Starting Pitcher: Freddy Peralta - 6.0 IP, 4 H, 0 ER, 3 BB, 6 K, 103 pitches, 65 strikes (63.1%)
Home Runs: Carlos Santana (15)
Top 3 WPA: Freddy Peralta (.366), Willy Adames (.122), Abner Uribe (.080)
Bottom 3 WPA: Tyrone Taylor (-.090), William Contreras (-.083), Brice Turang (-.076)
Win Probability Chart (via FanGraphs)
Peralta Pitches Six Shutout Innings
In another quality start, Freddy Peralta gave up a total of seven baserunners but no runs, as he blew the ball past the White Sox lineup. He earned 18 swings and misses, 10 of which were from his four-seam fastball and seven of which were from his slider. He was utilizing the high fastball particularly well.
Perhaps more impressive, he was never truly in trouble. The only innings in which he allowed more than one baserunner were the fourth and fifth. Through intelligent pitching and a display of his brilliant stuff, Peralta prevented the White Sox from having any sort of offensive rally through six frames.
Crew Can’t Stop, Won’t Stop Hitting
The Brewers were able to bring home runners in four separate innings. Mark Canha broke the seal in the second inning with a sacrifice fly, after back-to-back singles by Sal Frelick and Willy Adames. In the fifth, Andruw Monasterio slapped an RBI double to left field to give the Brewers a 2-0 lead.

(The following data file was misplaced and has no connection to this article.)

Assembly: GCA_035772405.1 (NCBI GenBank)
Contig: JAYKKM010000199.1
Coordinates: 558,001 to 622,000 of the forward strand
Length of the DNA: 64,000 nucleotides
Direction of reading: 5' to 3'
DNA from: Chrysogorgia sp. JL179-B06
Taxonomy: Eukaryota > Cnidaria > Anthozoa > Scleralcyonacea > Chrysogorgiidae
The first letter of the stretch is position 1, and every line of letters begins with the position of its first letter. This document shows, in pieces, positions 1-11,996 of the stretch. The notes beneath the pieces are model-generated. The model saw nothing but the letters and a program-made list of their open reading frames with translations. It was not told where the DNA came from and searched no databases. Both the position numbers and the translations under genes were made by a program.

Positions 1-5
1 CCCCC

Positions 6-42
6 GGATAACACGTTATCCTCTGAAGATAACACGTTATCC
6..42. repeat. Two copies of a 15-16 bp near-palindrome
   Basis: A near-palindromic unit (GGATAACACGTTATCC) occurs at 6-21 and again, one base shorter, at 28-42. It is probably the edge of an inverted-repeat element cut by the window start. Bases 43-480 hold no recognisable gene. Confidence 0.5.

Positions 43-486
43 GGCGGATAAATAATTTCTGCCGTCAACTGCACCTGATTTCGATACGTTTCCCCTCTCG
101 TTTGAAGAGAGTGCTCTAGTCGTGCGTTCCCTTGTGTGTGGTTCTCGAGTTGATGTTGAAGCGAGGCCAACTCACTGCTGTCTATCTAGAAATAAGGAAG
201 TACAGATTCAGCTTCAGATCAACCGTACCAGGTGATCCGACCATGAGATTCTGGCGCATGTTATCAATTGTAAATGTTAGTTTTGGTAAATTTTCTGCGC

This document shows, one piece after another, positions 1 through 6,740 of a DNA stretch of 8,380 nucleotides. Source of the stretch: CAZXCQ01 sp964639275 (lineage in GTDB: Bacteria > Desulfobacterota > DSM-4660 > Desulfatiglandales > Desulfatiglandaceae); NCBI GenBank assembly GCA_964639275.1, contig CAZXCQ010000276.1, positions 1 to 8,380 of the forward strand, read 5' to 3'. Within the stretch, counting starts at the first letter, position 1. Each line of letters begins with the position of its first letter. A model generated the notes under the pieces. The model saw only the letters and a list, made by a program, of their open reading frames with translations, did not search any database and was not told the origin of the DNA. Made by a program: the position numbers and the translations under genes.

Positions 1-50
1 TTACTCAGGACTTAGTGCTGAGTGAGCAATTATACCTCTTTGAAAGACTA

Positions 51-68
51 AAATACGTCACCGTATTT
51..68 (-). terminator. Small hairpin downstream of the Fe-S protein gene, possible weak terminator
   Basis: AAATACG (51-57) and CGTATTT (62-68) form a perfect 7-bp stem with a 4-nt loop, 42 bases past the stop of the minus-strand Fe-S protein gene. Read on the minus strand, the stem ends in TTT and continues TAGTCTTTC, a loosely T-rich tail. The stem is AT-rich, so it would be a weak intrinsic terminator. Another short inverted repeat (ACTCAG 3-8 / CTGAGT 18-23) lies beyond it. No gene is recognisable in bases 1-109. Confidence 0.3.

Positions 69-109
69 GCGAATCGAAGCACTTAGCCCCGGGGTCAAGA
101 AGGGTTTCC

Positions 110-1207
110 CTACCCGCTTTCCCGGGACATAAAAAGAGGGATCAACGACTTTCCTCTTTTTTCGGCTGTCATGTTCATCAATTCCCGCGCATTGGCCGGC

While Milwaukee maintained a 2-0 lead heading into the eighth inning, they tacked on three insurance runs thanks to a massive home run by Carlos Santana to center field to widen the lead to a comfortable 5-0.
Finally, Christian Yelich hit a totally unnecessary (but still very impressive) two-run single in the ninth inning to crush any remaining comeback hopes for the White Sox.
Mejia (Almost) Mucks It Up
After another routine day for one of the best bullpens in baseball, J.C. Mejia dusted off his glove and entered the game for the first time since August 6. With a 7-0 lead and just three outs left to secure a series sweep, Mejia took the mound.
A single by Andrew Vaughn and a subsequent wild pitch put a runner in scoring position right away. Mejia got two quick outs, but a double by Carlos Perez brought Vaughn home to score the first White Sox run. Zach Remillard then hit a single to place runners on the corners, and advanced to second base on defensive indifference. After a two-run single by Elvis Andrus, things seemed to be falling apart at the seams.
Luckily, Andrew Benintendi lined out to end the game, allowing the Brewers to sweep the White Sox for the first time since April of 1986.
The Brewers will have a day off, before facing off against the Los Angeles Dodgers behind enemy lines. To kick things off, we’ll see a pitching matchup of Adrian Houser against Bobby Miller. With this win, the Brewers extended their division lead to 3.5 games over the Chicago Cubs and 4.0 games ahead of the Cincinnati Reds.
Bullpen Usage Spreadsheet
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